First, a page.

Figure 1 Background of the development of the platform and European projects involved

VPH-DARE@IT took over the deployment of the platform on 2015. In this last phase of the project, the whole architecture has been updated focusing on three aspects: usability, scalability, and reproducibility. (Figure 2).

Cross-domain: flexible, modular and scalable, it can be used in a wide range of research areas • Accessible: targeting both, highly specialised and non-expert users, supporting multiple programming languages and providing userfriendly interfaces • Collaborative: designed for secure and controlled sharing, connecting people and organizations, making efforts available to the research community • Reproducible: fosters reproducible science, enabling the reuse of data, applications, and workflows MULTIX has been constructed as the engine that enables clinical researchers to collaborate and translate research ideas into products, platforms, and services for the community.

Key capabilities

The development of the MULTIX platform is based on the following capacities and differentiating factors: Improves scientific productivity: automates the execution of computational tasks • Modular: facilitates the addition and mixture of multiple applications and datasets to achieve tailored results • Integrative: addresses key issues for the integration of highly heterogeneous data, cohorts, and scientific applications • Simple and powerful: hides the complexity of accessing high-performance computational and data services • Workflow-oriented: easy composition of heterogeneous tools and data into large-scale parallel executions • Flexible and scalable: based on a serviceoriented cloud ecosystem and cutting-edge infrastructure technologies

Main areas

Figure 2 MULTIX updated systems architecture

What is MULTIX?

MULTIX is a cross-domain research-oriented platform for accessible, collaborative and reproducible computational and data-intensive analysis.

w

w

MULTIX was designed to foster integration and testing of existing and new software tools across the research community, facilitating their connection with large-scale federated data repositories and providing analysis tools to get immediate insights about the results.To this end, it comprises five main areas (Figure 3): 1. DATA: a flexible repository of data collections for structured (databases) and non-structured data (files)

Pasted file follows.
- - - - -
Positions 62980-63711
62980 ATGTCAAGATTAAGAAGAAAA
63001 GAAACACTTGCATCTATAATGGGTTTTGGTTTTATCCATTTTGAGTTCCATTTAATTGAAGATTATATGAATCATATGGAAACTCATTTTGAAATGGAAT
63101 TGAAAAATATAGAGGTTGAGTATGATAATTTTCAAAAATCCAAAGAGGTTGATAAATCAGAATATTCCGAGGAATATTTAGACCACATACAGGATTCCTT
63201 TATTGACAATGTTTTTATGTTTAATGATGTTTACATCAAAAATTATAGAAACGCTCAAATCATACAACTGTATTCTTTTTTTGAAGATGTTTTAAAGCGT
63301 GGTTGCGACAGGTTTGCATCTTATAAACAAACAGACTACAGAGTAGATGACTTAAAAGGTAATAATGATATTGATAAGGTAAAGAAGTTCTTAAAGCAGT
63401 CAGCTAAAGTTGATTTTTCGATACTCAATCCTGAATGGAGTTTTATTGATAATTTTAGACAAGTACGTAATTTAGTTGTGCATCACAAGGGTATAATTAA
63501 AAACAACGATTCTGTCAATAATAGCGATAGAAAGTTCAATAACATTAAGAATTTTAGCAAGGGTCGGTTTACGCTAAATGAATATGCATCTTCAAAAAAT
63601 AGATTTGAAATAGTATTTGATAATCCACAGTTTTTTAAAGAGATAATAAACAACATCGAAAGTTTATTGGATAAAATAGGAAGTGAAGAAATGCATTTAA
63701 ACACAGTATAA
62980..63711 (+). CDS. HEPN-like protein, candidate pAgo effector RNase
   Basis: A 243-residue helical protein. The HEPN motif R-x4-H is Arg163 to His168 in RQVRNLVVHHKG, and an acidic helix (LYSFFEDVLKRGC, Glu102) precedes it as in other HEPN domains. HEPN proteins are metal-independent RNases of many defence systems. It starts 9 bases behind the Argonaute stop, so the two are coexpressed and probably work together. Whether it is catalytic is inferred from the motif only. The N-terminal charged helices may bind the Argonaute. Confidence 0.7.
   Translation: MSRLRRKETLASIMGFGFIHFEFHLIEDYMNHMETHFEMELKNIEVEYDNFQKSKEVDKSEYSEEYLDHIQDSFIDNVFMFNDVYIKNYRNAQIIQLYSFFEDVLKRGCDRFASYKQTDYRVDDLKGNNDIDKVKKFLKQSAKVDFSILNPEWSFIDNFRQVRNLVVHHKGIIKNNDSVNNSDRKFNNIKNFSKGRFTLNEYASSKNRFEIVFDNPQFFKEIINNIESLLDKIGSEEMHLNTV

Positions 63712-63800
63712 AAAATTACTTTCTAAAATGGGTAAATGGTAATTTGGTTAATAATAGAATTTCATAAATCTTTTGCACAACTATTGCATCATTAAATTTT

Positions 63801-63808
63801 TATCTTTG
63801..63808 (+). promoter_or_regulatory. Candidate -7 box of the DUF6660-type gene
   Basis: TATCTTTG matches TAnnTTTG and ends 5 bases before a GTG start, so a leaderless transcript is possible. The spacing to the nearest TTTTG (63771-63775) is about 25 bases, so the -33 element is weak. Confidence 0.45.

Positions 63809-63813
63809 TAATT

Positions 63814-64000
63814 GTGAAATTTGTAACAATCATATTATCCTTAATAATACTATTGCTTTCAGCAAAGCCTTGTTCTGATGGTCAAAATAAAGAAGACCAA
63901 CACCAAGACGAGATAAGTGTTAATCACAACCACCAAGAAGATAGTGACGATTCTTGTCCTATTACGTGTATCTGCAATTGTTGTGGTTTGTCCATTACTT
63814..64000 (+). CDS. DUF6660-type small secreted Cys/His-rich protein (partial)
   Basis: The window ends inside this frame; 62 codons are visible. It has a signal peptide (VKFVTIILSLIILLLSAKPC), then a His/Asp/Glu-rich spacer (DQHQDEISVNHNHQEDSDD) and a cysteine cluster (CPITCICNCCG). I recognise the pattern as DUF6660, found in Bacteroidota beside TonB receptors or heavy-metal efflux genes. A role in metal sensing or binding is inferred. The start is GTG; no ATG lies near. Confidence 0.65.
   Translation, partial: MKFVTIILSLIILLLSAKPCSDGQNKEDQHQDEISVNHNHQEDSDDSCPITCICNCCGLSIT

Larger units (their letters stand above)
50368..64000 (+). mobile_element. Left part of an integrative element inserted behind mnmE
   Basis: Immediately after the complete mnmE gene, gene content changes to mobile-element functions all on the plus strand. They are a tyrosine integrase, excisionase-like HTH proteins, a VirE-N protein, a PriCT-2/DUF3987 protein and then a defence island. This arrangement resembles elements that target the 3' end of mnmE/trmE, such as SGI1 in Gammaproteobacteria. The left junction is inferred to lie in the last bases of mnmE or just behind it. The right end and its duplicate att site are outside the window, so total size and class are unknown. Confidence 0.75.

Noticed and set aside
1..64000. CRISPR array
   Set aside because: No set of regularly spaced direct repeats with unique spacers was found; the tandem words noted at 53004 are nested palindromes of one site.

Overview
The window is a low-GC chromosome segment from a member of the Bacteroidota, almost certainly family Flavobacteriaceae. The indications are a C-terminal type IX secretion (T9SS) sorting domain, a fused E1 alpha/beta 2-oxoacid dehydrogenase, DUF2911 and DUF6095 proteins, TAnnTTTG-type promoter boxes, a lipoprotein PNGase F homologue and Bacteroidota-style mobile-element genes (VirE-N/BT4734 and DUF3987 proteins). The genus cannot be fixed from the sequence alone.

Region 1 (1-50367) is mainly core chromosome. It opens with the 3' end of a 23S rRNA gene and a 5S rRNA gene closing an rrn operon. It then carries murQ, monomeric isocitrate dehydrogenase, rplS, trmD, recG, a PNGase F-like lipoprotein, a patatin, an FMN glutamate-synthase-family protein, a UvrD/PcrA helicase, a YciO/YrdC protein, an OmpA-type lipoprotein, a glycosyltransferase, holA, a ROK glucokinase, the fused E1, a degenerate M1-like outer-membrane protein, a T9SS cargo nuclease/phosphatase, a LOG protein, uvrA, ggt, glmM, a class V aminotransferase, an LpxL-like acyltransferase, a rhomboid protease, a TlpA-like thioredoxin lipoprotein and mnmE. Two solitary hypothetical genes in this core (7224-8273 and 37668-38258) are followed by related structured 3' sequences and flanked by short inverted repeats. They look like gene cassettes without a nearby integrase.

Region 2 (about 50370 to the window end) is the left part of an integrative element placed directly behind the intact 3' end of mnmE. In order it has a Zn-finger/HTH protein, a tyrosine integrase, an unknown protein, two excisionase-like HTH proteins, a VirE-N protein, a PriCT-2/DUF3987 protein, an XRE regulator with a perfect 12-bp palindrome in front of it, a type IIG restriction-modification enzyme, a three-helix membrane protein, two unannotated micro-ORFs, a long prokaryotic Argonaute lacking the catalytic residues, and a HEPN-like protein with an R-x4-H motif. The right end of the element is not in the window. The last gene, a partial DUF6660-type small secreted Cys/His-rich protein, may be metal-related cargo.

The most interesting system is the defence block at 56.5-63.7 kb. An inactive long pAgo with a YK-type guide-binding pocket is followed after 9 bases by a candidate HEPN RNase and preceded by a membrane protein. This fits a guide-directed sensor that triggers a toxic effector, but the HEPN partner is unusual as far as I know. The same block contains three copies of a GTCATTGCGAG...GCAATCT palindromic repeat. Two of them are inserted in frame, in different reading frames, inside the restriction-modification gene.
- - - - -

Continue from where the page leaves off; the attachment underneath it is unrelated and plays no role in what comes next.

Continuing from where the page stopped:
w .

v

p

h

-

d

a

r e

.

e

u


November - 2017

Project Outputs: Platforms 2. TOOLS: a catalog of multi-domain scientific tools, fed by a flexible development environment, and based on containers and virtual machines 3. PIPELINES:a set of processing services for orchestrating and performing processing on heterogeneous data 4. ANALYSIS: a modular dashboard with powerful analysis and data visualization tools 5. SHARE: a web-based user interface with sharing capabilities containing all the tools to streamline interaction with the various system components

Figure 5 Catalogue of VPH-DARE@IT Datasets

MULTIX is populated with data (selected retrospective/ prospective cohorts) and image-processing workflows and tools, accessible via a user-friendly web-portal (Figure 6). It represents a single access point for all the different multidisciplinary biomedical imaging and simulation tools, which extract knowledge from the data collections, in terms of image features and biomarkers.

Figure 3 Diagram and key features of the new MULTIX platform

Deployment of the VPH-DARE@IT project in MULTIX

The MULTIX platform infrastructure is largely developed at the University of Sheffield, with content (data, tools and workflows) provided by our partners in WP1 (UEF, FOSC), WP2 (Philips Research), WP3 (UCL), WP4 (ASD), WP5 (UCL-ENG), WP6 (ICL, VTT) and WP7 (USFD & STH). The platform has provided the fundamental technological underpinning to bring together such a disperse and diverse cadre of technologists, scientists, domain experts and clinicians to help tackle the problem of dementia.

Figure 6 MULTIX User Interface

Conclusions